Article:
“It really caused me to question the nature of God,” Mirandette says. “How could He reward a group of guys who are following His plan with such an unspeakable hell? It’s hard still to try to wrap my mind around all that.”
In the months that followed, Mirandette’s body began to heal, but inside he remained “a real wreck.” Even after returning to his home in Michigan, he was surrounded by reminders of Cairo.
“In Grand Rapids everybody knew my story,” he says. “Everyone knew my name. Everywhere I went somebody was there to say something about the whole thing. I just needed to get away for a while.”
From Grand Rapids, Mirandette and Kiel moved to Kauai, Hawaii, where their internal healing could really begin. Mirandette found a job bartending, but more importantly he found anonymity and peace. “It was there that I wrote The Only Road North (Zondervan), which was really cathartic—just sitting down, telling the story and trying to make sense of it all.”
In his book, Mirandette recounts his journey, from his days as a discontented college student to a seasoned African traveler—a man whose faith was more real than when he began. But he does not propose to have any answers.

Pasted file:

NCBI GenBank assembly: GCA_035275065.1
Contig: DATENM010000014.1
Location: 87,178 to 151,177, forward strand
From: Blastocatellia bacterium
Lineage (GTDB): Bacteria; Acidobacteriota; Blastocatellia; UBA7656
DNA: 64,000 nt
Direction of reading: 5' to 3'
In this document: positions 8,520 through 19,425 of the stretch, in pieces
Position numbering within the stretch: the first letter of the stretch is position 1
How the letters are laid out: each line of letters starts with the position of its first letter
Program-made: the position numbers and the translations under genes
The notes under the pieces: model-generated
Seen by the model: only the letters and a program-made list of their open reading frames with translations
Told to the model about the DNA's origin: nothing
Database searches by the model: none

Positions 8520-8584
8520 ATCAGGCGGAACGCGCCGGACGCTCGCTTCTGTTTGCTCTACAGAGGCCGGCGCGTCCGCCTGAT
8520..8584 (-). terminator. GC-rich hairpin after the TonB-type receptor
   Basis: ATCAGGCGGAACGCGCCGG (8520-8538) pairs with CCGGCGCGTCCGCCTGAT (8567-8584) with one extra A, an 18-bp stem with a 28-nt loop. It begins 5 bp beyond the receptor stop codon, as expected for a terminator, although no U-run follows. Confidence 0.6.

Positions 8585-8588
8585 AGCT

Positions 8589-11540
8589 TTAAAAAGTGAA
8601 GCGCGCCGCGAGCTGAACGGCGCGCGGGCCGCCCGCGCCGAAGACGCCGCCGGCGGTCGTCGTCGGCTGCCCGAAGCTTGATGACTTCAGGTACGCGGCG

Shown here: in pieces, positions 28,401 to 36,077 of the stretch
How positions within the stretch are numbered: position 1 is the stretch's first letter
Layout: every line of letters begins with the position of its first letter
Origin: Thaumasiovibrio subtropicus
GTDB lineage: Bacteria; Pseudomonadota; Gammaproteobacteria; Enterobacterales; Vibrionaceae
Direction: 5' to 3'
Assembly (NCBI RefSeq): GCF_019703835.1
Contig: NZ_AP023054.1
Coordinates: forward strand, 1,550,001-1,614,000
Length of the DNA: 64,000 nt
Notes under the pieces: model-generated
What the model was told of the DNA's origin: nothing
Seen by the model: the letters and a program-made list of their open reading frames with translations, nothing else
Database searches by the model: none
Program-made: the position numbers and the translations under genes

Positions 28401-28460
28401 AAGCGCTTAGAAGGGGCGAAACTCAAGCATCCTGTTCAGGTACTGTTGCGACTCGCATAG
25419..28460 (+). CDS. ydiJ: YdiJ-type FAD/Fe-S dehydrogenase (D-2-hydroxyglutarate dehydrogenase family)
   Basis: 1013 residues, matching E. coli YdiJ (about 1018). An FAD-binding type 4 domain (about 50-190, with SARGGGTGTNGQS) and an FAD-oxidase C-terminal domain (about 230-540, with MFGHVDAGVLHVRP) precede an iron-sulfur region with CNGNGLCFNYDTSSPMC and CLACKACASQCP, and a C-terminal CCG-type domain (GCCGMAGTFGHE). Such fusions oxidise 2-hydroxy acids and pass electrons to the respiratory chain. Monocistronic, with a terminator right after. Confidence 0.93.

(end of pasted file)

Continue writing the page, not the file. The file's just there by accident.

“It took us four months before we felt ready [to simply live again],” Kiel says. “The dream of one day waking up and being the way I was is gone now. It’s a continual process that I’ve accepted, and I have come to embrace the new me.
“We still fight our inner battles, but we know that we have two other guys who can help us through it,” Kiel continues. “We have gone from adolescent friends to three brothers who will always be there for each other no matter how life decides to mess with us. A bond has been formed that is difficult to describe in words.”
For Mirandette, the end of this story requires the beginning of a new one. “The conclusion that I came to was either everything that I had believed in up until that point—everything that I had stood for, everything that I had lived for the last couple years, everything that my brother died for—either that was true, or my life and his death were completely in vain. I wasn’t willing to accept that.
“I have to believe that someday—I can’t imagine that it would be in this life—it’s all going to make sense, and it’s all going to be made right. Until then my responsibility, my job, my obligation is to do the good that I can do and to make the difference I can make.”
The original article was found here.